This year I spent a lot of time teaching myself to cook more complicated dishes from cookbooks, doing meal planning, and learning related skills. In this article I’d like to share my system for learning to cook better.
This is all in your head: Decide that you really want to get better at cooking.
Get excited. Imagine your favorite tasty dish from a restaurant - eggs benedict in my case - and imagine how neat it would be if you could cook it yourself.
Commit. Tell your friends that you’re practicing cooking and to expect pictures of cooked dishes on social media. You wouldn’t want to disappoint them.
Practice makes perfect: The best way to learn cooking - or really any skill - is to practice on a regular basis.
In my case I decided to cook at least one “advanced” (i.e. cookbook-based) dish per week on a consistent day. To do that I blocked out a few evenings:
To provide a set of cooking goals - that is, dishes to cook - a cookbook is useful. When selecting a cookbook I looked for a few things:
Targeted at new cooks.
Compatible with my diet.
In my case I don’t like cooking meat, so vegetarian and vegan cookbooks are good choices.
Has pictures of finished dishes.
Tasty-looking pictures of the goal are inspiring.
Uses similar ingredients across multiple dishes. Avoids exotic ingredients.
With a small number of commonly-used ingredients you learn about those ingredients more quickly than if you had a large number.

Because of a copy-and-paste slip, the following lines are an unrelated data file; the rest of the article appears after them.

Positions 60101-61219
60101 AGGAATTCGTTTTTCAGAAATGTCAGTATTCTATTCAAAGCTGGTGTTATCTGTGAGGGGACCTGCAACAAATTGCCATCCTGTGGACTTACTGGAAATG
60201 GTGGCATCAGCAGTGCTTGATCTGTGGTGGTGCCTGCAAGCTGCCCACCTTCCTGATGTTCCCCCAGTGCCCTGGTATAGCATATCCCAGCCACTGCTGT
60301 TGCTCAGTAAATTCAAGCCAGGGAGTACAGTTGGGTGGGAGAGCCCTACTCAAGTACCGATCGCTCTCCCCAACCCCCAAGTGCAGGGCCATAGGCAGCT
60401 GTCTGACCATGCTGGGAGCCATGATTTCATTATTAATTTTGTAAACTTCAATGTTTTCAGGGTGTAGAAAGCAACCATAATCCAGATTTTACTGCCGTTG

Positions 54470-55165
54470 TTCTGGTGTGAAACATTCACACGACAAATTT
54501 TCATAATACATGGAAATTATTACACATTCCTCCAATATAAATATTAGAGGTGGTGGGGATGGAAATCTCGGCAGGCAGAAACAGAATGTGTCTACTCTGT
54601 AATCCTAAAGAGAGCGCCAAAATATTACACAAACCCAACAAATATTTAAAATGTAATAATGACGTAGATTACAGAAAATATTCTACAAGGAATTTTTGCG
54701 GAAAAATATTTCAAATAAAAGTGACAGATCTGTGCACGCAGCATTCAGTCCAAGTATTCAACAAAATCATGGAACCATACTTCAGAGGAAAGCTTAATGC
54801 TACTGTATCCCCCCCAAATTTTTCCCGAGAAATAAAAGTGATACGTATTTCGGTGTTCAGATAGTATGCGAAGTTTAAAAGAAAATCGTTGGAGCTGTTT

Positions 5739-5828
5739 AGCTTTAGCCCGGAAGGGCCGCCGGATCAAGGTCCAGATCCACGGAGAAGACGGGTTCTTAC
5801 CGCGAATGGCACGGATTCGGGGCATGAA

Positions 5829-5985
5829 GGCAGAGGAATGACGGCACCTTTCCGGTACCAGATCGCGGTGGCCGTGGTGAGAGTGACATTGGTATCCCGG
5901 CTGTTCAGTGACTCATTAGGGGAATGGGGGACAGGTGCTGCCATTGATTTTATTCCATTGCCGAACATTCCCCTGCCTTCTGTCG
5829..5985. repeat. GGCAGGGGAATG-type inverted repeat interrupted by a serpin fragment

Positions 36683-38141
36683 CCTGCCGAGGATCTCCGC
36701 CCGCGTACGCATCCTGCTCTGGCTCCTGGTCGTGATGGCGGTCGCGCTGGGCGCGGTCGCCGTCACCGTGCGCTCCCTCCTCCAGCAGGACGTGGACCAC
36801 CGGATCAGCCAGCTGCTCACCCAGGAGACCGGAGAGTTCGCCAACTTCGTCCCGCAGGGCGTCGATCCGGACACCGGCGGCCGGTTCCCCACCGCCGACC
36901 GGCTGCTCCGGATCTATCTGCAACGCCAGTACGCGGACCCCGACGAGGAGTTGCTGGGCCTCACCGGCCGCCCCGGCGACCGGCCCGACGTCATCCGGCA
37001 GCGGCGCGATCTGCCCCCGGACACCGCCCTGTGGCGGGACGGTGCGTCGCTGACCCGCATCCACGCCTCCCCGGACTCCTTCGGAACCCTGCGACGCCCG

It also becomes less necessary to buy additional ingredients for every single recipe, since you’ll probably have left-over ingredients from other dishes you’ve cooked from the same book.
In my particular case I selected Thug Kitchen - which I prefer to call Swearing Simple Vegan - as my cookbook. It’s directed at new cooks, is vegan, uses common ingredients, and is hilarious.
Practice. Practice. Practice.
Browse recipes in your cookbook. Mark ones you’d like to cook sometime with a sticky note.
I also occasionally looked up recipes online as well.
Decide on 1-2 recipes to cook this week from your marked potential recipes.
Record ingredients which you need but don’t have in stock on a shopping list. Also record any missing cooking gadgets to purchase.
Go to grocery store.
Buy ingredients from your shopping list.
Go home. Unpack ingredients.
Tip: You can eliminate the first 2 steps by buying groceries online.
Read through the recipe again. Annotate important items like cooking times.
Arrange all ingredients on the counter.
Follow the recipe instructions. Look for patterns and remember them.
Eat delicious food.
Photo the meal to record progress. Share on social media.
Package leftovers for future lunches and dinners.
Wash the dishes.
After practicing for 2-3 months I became confident that I could cook most recipes from the same style of cookbook without it feeling difficult.
I also learned a lot of little tips and tricks along the way to streamline the cooking process. I’m planning to write another article in the near future about the most important tips I’ve learned so far.